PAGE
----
Louisiana HIV Agencies Respond to 'Shocking' AHF Lawsuit
April 6, 2016
AHF CEO Michael Weinstein
In a profoundly troubling lawsuit against the City of Baton Rouge and local HIV/AIDS non-profits, the AIDS Healthcare Foundation (AHF) has forced federal funds to be withheld while AHF continues their litigious temper tantrum over not receiving a Ryan White Care Act grant award they requested. The vindictive action poses a real and present danger to services being provided to people with HIV in the area.
AHF, also known as The Walmart of AIDS, did not simply sue the city of Baton Rouge (the government entity responsible for the grant process). In an insanely destructive move, AHF also included in their litigation the local non-profit agencies that received funding -- even though those agencies play no role in grant disbursement (read the nauseating lawsuit here).
As a result of this intimidating legal stunt, the city has voluntarily paused their contract process until a hearing can be held (contracts to agencies were due to be executed on March 1st). That means local grantees are not able to seek reimbursement for services they are providing right now to people living with HIV.
AHF, with an estimated $1 billion annual budget and led by its universally reviled CEO Michael Weinstein, had requested $1 million in Ryan White funding. They were granted $66,000, with the remainder awarded to established local agencies that have been providing services for years. This was the first Ryan White grant request in Baton Rouge by AHF, which crept into the area two years ago after buying an HIV practice and setting up shop with HIV/STD testing services.
"This hurts our clients," said Matthew Valliere, CEO of Capitol City Family Health Center, one of several local service providers named in the lawsuit. "For AHF to put us as party to their litigation, it is shocking. And it may put a financial strain on our organization."
That may be exactly what AHF has in mind. The largest provider of HIV services in the world is known for a long and colorful history of suing anything that moves. In one city after another, AHF has entered the marketplace and then either gobbled up local agencies or sued for a bigger piece of the federal funding pie. Just ask the local services providers in Dallas or West Palm Beach, cities which have faced similar AHF action.
In Baton Rouge, funders have had no choice but to withhold the execution of contracts until a hearing can be held on a temporary restraining order request filed by AHF. The hearing may not happen until May and perhaps later. In the meantime, local agencies must hold their breath and hope they will eventually receive their original grant award -- while providing services out of their own pocket for as long as they are able.
For Family Health Center head Valliere, that means an average of $40,000 worth of monthly services is not being reimbursed to them as expected. "This is a bullying tactic," he said. "We will find a way to continue providing services, but I hope it doesn't go on too long."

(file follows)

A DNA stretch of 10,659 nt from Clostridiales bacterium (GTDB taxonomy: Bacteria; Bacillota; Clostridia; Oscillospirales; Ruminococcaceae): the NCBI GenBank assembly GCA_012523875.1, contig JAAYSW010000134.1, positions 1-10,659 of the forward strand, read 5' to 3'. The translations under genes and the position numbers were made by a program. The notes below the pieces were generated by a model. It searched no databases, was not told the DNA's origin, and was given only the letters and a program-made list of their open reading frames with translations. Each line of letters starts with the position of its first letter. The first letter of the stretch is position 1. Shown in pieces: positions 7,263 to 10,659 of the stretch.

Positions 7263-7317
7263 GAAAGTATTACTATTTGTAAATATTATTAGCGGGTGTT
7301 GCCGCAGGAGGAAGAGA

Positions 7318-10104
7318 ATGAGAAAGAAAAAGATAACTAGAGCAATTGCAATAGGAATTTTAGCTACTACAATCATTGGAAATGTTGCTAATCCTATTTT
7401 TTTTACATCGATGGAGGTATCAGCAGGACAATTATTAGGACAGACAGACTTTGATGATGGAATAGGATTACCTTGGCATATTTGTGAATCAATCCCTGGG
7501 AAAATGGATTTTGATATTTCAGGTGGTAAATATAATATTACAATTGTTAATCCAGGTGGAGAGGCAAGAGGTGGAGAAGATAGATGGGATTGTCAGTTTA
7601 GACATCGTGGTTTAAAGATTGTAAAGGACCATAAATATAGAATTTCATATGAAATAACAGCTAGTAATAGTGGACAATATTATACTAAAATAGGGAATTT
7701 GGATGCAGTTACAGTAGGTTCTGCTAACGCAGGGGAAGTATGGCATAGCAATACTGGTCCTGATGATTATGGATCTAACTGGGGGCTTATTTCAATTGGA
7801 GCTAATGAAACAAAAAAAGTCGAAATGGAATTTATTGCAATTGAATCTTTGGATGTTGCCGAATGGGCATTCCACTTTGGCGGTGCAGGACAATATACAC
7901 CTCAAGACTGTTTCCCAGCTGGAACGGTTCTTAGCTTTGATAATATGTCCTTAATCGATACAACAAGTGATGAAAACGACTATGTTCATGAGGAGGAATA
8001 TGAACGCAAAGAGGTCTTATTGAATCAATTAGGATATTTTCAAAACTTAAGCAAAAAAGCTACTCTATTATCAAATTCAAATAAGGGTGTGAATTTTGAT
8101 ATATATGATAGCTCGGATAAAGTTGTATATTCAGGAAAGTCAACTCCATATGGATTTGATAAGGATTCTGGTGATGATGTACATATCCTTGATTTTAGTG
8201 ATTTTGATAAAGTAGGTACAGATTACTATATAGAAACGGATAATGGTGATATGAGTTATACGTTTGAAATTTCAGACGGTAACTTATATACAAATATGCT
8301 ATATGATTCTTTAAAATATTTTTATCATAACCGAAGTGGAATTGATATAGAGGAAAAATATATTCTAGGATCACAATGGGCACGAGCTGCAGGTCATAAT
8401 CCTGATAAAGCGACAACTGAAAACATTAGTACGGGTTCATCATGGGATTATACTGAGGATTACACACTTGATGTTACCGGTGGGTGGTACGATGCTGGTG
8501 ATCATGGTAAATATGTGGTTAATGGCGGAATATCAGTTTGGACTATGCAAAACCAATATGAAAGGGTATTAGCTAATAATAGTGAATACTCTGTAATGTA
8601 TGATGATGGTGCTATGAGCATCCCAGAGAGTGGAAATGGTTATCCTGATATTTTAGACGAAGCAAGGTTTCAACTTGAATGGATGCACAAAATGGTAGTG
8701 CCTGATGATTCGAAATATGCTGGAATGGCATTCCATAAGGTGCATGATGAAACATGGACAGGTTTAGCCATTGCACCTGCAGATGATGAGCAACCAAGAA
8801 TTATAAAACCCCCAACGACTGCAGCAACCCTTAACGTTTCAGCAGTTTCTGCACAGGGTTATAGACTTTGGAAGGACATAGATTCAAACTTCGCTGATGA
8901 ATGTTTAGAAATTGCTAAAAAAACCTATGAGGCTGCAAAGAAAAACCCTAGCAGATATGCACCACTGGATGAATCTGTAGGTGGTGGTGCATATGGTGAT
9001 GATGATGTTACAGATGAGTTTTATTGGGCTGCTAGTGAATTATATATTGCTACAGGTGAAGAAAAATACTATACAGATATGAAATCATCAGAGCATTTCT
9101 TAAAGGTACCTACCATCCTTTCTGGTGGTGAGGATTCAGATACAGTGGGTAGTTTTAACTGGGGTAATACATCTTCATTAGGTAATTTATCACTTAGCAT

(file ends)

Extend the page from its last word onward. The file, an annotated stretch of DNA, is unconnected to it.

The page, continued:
The HIV service agency CrescentCare Health (formerly NO/AIDS Task Force) is based in New Orleans but has a small satellite office in Baton Rouge. Even though they only receive grant monies in Baton Rouge for providing legal services -- a service for which AHF did not even apply for funding -- the agency has been named in the AHF lawsuit.
"We don't have funds devoted to defending ourselves against a lawsuit," said CrescentCare director Noel Twilbeck. "We never expected that we would get sued. Legal fees will have to come from unrestricted funds that would otherwise go to programs like primary medical care."
Twilbeck said that CrescentCare considered trying to remove itself from the suit, but "we are standing in solidarity with our Baton Rouge friends." He also finds it "laughable" that the AHF lawsuit contends the behemoth agency is suffering "serious and irreparable damage" because they didn't receive the funding they requested.
"This is a bully trying to get their way," Twilbeck said, pointing out that AHF made a reported $15 million in profits in 2012 in the United States alone. "Fortunately, the Baton Rouge agencies are coming together on this, because they view AHF as a predator and a bully."
The Louisiana AIDS Advocacy Network (LAAN) released a statement today that is harshly critical of the AHF suit while spelling out its potentially chilling effect on people with HIV. "No state funds are available for HIV services," the statement reads in part, "which make these federal funds vital to the lives of people living with HIV. Delaying these contracts could mean that people living with HIV, especially those without other resources, could miss doses of their medications, not be able to go to medical appointments and not see medical providers. All of these can be potentially life threatening to individuals living with HIV."
LAAN is urging people to contact Baton Rouge Mayor Kip Holden (email: firstname.lastname@example.org, phone: 225-389-3100) to express concern that delaying Ryan White funds will negatively impact people living with HIV.
Baton Rouge has been the victim of an AHF hissy fit before: last year, AHF withdrew its funding support at the last minute for a state-wide HIV advocacy event because one of the committee members is involved in a whistleblower lawsuit against them. AHF reinstated its support after their actions were exposed by My Fabulous Disease. All this nonsense is in addition to AHF's misleading and discredited opposition to pre-exposure prophylaxis (PrEP).
In other news, AIDS Healthcare Foundation will be opening facilities in Baltimore, Maryland, by the end of this year. Now would be a good time for local agencies to find an attorney that has pro bono availability and a strong stomach.
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